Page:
A third way in which altered EMG ratios might occur is via a conscious or subconscious reeducation of the motor system. With a persistent injury, patients learn or acquire new ways to perform a task that enables them to avoid using the musculature that is directly associated with the tissue injury. For example, a patient may favor one arm or rotate the trunk less than normal when performing tasks. Neural adaptations may also occur with a chronically stretched tendon or muscle unit, because faulty feedback on the force-length-velocity relationship could decrease the load the muscle would support (31). Chronic compensation due to excessive force requirements could also affect the spinal reflex pathways(25) causing intrafusal muscle fibers to reset to a higher gain after contraction (24) or the Golgi tendon organ pathways to become desensitized (24,40).
Muscle Spasm and EMG Activity
Palpating muscles at rest to locate muscle spasms is a common clinical technique, although the etiology of muscle spasm is not well understood. Muscle spasms could describe several phenomena; however, in many if not most instances, spasms are presumed to be involuntary sustained muscle contractions. Although several studies have found no evidence of abnormal EMG activity associated with muscle spasms (17,26), we suggest three possible events that could be recognized clinically as muscle spasm, which could result in conflicting findings based on EMG ratios. First, an injured muscle due to tissue trauma may appear rigid during a Ca2+ overload period in the absence of electrical activation and exhibit reduced EMG amplitudes. In a second scenario, a compensating muscle could become overworked, develop localized contractions, and appear rigid upon palpation. Some of these events are likely to reveal predictably hyperactive EMG recordings during motor tasks. As a third example, unusually shortened muscles may also be interpreted as a muscle spasm, since they can be rigid upon palpation (27) even when they are inactive. However, during movement, normal EMG activity would be expected(8). Any of these physiological conditions could result in abnormal EMG ratios.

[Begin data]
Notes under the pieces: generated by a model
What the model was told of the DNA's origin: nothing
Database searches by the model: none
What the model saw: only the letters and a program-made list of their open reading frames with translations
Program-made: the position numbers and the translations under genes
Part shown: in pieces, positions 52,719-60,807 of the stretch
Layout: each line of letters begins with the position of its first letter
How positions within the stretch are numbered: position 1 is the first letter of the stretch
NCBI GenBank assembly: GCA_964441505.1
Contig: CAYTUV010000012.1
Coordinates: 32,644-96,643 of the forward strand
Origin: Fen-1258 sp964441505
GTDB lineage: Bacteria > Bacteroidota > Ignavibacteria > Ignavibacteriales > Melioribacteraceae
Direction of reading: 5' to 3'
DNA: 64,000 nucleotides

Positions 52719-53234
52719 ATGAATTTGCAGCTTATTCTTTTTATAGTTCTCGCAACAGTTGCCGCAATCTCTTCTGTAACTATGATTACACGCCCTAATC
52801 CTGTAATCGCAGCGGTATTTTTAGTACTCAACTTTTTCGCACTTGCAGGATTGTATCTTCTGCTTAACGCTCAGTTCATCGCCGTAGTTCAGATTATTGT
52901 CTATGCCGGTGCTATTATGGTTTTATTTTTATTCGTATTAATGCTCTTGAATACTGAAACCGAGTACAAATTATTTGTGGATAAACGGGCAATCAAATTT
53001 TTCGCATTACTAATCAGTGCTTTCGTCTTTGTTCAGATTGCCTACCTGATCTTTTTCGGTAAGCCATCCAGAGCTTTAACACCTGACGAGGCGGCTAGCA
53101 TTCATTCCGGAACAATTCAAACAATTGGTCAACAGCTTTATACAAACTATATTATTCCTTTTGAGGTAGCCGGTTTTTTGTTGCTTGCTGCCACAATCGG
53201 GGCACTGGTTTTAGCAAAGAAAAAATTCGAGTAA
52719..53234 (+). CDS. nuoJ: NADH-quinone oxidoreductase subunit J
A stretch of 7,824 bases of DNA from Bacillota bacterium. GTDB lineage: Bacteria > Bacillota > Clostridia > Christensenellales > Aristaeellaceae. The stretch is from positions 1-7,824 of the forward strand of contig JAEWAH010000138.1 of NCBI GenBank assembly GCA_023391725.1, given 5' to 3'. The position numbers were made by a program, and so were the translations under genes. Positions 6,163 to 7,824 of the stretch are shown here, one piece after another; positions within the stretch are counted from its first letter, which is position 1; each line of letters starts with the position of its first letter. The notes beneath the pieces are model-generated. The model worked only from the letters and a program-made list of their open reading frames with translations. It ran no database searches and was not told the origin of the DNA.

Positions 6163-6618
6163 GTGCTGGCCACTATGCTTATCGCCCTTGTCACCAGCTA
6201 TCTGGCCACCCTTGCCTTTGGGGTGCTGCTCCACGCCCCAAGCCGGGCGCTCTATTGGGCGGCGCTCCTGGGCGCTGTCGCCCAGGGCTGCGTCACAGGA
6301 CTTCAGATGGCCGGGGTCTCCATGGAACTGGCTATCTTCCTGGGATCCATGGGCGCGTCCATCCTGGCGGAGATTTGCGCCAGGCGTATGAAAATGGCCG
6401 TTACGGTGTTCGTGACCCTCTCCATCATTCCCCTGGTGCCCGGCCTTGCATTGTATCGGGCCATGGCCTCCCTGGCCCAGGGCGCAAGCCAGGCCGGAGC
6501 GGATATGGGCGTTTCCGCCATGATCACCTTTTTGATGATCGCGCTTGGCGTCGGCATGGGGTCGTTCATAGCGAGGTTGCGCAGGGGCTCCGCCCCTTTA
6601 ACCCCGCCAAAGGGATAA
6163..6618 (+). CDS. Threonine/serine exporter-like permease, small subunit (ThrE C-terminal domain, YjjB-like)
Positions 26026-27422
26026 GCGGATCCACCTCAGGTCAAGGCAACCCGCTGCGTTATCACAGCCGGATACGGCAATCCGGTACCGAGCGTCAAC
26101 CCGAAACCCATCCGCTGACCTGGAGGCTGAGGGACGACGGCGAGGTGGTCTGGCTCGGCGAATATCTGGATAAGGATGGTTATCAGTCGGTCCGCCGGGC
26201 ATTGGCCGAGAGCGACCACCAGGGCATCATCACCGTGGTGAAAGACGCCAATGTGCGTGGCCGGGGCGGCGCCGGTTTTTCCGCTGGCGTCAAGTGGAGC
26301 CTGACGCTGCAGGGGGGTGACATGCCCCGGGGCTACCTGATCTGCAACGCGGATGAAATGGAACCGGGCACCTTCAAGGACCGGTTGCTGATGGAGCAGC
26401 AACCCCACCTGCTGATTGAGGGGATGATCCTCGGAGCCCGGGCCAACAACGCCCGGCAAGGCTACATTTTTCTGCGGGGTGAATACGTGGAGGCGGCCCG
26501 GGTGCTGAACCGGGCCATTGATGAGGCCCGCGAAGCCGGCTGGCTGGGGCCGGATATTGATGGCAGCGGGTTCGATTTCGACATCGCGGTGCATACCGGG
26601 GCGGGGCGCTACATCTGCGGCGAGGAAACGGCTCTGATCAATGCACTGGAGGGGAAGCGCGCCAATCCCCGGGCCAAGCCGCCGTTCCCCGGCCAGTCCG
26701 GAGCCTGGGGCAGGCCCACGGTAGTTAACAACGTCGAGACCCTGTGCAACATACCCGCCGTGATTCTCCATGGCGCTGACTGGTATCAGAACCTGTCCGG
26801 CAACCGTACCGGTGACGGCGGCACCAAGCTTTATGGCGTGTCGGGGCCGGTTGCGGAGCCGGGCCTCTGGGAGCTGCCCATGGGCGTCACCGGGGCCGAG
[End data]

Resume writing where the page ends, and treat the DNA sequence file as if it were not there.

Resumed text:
Use of Ratios of EMG Amplitudes to Identify Normal and Abnormal Muscle Recruitment
Ratios of EMG amplitudes have been used to identify changes in recruitment patterns across motor pools in a variety of motor tasks and species(22,23,34). For example, Hodgson et al.(21) found that the ratios of EMG amplitudes between the human soleus and gastrocnemius muscles changed relative to the rate of development of force during plantarflexion, i.e., there was a bias toward higher activities of the gastrocnemius compared to the soleus at the faster speeds. This approach also was used to identify changes in recruitment of synergists in response to the speed of treadmill locomotion in cats(22) and after adaptation to space flight(20,32). For example, the relative activation of the medial gastrocnemius was elevated compared to the soleus in monkeys performing a specific motor task after compared to before space flight(32). Boucher et al. (5) used ratios of EMG between the vastus medialis and vastus lateralis to diagnose patella femoral syndrome.
To identify muscle dysfunction in the back and neck using muscle ratios, we monitor 14 electrode sites, including most of the major muscle groups that control and stabilize the cervical, thoracic, and lumbar spine. These electrode sites include the cervical paraspinal/superior upper trapezius(cervical paraspinal), upper trapezius, middle trapezius, thoracic paraspinal/lower trapezius (thoracic paraspinal), latissimus dorsi, internal and external obliques (oblique), and lumbar paraspinal muscle groups. We have developed techniques to precisely identify the equivalent anatomical location of muscle loci from subject to subject using three landmarks, i.e., C7, acromioclavicular joint and iliac crest, 13 anthropometric measurements and regression coefficients derived from radiographic images to predict T5, T10, and L1 spinous processes based on gender, height, and distance between C-7 and the iliac crest.